Map Edit Distance vs. Graph Edit Distance for Matching · PDF fileMap Edit Distance vs. Graph...

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Transcript of Map Edit Distance vs. Graph Edit Distance for Matching · PDF fileMap Edit Distance vs. Graph...

  • Map Edit Distance vs. Graph Edit Distancefor Matching Images

    Camille Combier, Guillaume Damiand and Christine Solnon

    LIRIS, INSA de Lyon / CNRS

    GbR 2013

    1/22

  • Motivations

    Overview of the talk:

    1 Motivations

    2 Recalls on Generalized Maps

    3 Extension of the Map Edit Distance to Labelled Maps

    4 Experimental Comparison

    5 Conclusion

    2/22

  • Motivations

    Motivations

    Why matching images ?

    Recognize objects in images

    Reconstitute 3D models from 2D images

    . . .

    How to match regions (or interest points) of two different images ?

    Local approaches: Match each region/point with the most similar one Relationships between regions are not exploited

    Global approaches (e.g. RANSAC): Consider rigid transformations Not tolerant to deformations

    Graph-based approaches Able to exploit relationships while being tolerant to deformations

    3/22

  • Motivations

    From Graph Edit Distances to Graph Matchings

    Definition of the Graph Edit Distance:

    d(G1,G2) = minimum cost sequence of edit op. to transform G1 into G2

    Edit operations = deletion/insertion/substitution of vertices and edges

    Example:

    Del a, fDel (a, b), (a, f ), (f , g), (h, e)Subs b 1, c 2, d 3, . . .Ins 9Ins (4, 2), (8, 9), (7, 9)

    9

    a b c

    d e

    f g h i

    j

    1 2

    3 4

    5 6 7

    8

    Matching derived from an edit sequence:

    v1 is matched with v2 iff v1 is substituted with v2 Ex.: Matching = {(b,1), (c,2), (d ,3), (e,4), (g,5), (h,6), (i ,7), (j ,8)}

    4/22

  • Motivations

    From Graph Edit Distances to Graph Matchings

    Definition of the Graph Edit Distance:

    d(G1,G2) = minimum cost sequence of edit op. to transform G1 into G2

    Edit operations = deletion/insertion/substitution of vertices and edges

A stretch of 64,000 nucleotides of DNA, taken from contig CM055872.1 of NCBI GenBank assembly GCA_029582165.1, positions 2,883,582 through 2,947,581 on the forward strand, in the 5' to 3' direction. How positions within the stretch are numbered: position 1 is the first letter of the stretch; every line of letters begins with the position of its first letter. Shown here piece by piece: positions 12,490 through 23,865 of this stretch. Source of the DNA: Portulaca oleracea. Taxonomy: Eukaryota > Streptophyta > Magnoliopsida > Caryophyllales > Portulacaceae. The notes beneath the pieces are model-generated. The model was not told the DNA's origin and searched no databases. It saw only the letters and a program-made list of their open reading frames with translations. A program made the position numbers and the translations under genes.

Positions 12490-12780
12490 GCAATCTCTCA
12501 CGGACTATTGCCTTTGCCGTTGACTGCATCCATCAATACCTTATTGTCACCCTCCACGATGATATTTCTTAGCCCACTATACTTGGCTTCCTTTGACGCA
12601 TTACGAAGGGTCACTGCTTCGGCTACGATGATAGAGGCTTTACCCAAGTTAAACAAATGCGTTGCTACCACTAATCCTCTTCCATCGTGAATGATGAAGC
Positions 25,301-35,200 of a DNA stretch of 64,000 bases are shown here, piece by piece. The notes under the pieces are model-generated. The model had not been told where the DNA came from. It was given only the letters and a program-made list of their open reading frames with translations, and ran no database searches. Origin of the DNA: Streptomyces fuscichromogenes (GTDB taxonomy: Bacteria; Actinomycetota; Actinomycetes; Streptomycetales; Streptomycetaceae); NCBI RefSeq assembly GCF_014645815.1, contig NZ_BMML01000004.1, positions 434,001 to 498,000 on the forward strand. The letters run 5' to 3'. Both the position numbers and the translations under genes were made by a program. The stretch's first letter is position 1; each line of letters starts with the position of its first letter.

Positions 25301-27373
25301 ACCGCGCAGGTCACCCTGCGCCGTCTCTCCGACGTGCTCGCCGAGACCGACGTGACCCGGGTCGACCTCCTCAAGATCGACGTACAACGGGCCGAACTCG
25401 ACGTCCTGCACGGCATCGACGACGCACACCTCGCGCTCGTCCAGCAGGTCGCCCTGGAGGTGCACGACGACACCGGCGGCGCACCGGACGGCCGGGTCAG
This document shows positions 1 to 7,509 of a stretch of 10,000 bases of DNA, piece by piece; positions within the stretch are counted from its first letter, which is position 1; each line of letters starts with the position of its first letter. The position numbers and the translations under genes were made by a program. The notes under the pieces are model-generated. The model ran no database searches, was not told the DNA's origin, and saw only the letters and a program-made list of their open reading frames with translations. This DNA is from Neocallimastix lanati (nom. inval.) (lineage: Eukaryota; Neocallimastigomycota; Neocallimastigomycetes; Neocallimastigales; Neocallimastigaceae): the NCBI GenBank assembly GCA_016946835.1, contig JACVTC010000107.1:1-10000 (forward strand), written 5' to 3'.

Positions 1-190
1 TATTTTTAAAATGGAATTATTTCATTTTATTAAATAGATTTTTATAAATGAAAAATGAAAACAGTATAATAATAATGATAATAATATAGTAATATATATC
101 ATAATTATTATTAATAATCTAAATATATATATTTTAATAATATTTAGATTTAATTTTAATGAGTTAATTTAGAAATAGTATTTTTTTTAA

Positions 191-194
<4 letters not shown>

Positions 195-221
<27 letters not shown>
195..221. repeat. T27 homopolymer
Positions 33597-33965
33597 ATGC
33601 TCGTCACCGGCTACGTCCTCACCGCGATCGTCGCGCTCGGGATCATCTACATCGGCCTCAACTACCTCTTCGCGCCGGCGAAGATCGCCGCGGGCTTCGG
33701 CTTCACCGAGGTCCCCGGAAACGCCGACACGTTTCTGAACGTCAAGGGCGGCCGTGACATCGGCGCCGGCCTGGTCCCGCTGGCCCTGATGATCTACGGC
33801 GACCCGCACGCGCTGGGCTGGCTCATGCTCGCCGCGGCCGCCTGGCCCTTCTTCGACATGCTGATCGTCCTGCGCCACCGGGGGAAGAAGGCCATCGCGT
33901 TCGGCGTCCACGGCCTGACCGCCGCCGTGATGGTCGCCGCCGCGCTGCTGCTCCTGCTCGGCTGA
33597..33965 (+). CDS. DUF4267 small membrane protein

Example:

    Del a, fDel (a, b), (a, f ), (f , g), (h, e)Subs b 1, c 2, d 3, . . .Ins 9Ins (4, 2), (8, 9), (7, 9)

    j

    2

    3 4

    5 6 7

    8 9

    a b c

    d e

    f g h i

    1

    Matching derived from an edit sequence:

    v1 is matched with v2 iff v1 is substituted with v2 Ex.: Matching = {(b,1), (c,2), (d ,3), (e,4), (g,5), (h,6), (i ,7), (j ,8)}

    4/22

  • Motivations

    From Graph Edit Distances to Graph Matchings

    Definition of the Graph Edit Distance:

    d(G1,G2) = minimum cost sequence of edit op. to transform G1 into G2

    Edit operations = deletion/insertion/substitution of vertices and edges

    Example:

    Del a, fDel (a, b), (a, f ), (f , g), (h, e)Subs b 1, c 2, d 3, . . .Ins 9Ins (4, 2), (8, 9), (7, 9)

    j

    2

    3 4

    5 6 7

    8 9

    a b c

    d e

    f g h i

    1

    Matching derived from an edit sequence:

    v1 is matched with v2 iff v1 is substituted with v2 Ex.: Matching = {(b,1), (c,2), (d ,3), (e,4), (g,5), (h,6), (i ,7), (j ,8)}

    4/22

  • Motivations

    Graphs vs Generalized Maps

    Graphs model binary relations Proximity of interest points, Adjacency of regions, . . .But not the topology of the subdivision of the plane into facesGeneralized maps model the topology of the subdivision of a nD spacein cells: 0D vertices, 1D edges, 2D faces, 3D volumes, . . .

    Example:

    This two graphs are isomorphic. . . but not the corresponding maps

    Question addressed in this work:Can we better match image regions by using maps instead of graphs?

    5/22

  • Recalls on Generalized Maps

    Overview of the talk:

    1 Motivations

    2 Recalls on Generalized Maps

    3 Extension of the Map Edit Distance to Labelled Maps

    4 Experimental Comparison

    5 Conclusion

    6/22

  • Recalls on Generalized Maps

    From plane graphs to generalized mapsDefinition: nD generalized map M = (D, 0, . . . , n)

    D = finite set of dartsi , i is an involution on Di ,j i + 2, i j is an involution on D

    Example:Graph:

    2G-map:

    Involutions:

    a b c d e f g h i j k l m n0 h c b e d g f a j i l k n m

    1 b a d c f e h g n k j m l i2 a b c i j f g h d e k l m n

    Notation:d is i-free if i(d) = d (ex: a is 2-free)d is i-sewn with d if i(d) = d 6= d (ex: a is 0-sewn with h) 7/22

  • Recalls on Generalized Maps

    From plane graphs to generalized mapsDefinition: nD generalized map M = (D, 0, . . . , n)

    D = finite set of dartsi , i is an involution on Di ,j i + 2, i j is an involution on D

    Example:Graph:

    2G-map:

    Involutions:

    a b c d e f g h i j k l m n0 h c b e d g f a j i l k n m1 b a d c f e h g n k j m l i

    2 a b c i j f g h d e k l m n